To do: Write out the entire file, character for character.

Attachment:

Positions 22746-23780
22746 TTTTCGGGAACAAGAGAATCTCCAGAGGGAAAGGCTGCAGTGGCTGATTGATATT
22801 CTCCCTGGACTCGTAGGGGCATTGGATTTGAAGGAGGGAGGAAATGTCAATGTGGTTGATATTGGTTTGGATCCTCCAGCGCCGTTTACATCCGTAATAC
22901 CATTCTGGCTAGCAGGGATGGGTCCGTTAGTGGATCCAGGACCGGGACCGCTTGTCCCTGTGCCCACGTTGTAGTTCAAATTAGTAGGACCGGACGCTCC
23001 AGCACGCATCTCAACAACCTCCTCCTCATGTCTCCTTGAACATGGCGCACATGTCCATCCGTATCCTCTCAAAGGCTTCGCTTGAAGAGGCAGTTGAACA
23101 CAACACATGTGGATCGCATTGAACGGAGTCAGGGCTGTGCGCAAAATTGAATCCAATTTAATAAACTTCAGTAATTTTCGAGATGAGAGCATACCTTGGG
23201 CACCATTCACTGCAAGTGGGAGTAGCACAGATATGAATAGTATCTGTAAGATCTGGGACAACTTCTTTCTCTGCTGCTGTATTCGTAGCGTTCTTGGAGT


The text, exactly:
Positions 22746-23780
22746 TTTTCGGGAACAAGAGAATCTCCAGAGGGAAAGGCTGCAGTGGCTGATTGATATT
22801 CTCCCTGGACTCGTAGGGGCATTGGATTTGAAGGAGGGAGGAAATGTCAATGTGGTTGATATTGGTTTGGATCCTCCAGCGCCGTTTACATCCGTAATAC
22901 CATTCTGGCTAGCAGGGATGGGTCCGTTAGTGGATCCAGGACCGGGACCGCTTGTCCCTGTGCCCACGTTGTAGTTCAAATTAGTAGGACCGGACGCTCC
23001 AGCACGCATCTCAACAACCTCCTCCTCATGTCTCCTTGAACATGGCGCACATGTCCATCCGTATCCTCTCAAAGGCTTCGCTTGAAGAGGCAGTTGAACA
23101 CAACACATGTGGATCGCATTGAACGGAGTCAGGGCTGTGCGCAAAATTGAATCCAATTTAATAAACTTCAGTAATTTTCGAGATGAGAGCATACCTTGGG
23201 CACCATTCACTGCAAGTGGGAGTAGCACAGATATGAATAGTATCTGTAAGATCTGGGACAACTTCTTTCTCTGCTGCTGTATTCGTAGCGTTCTTGGAGT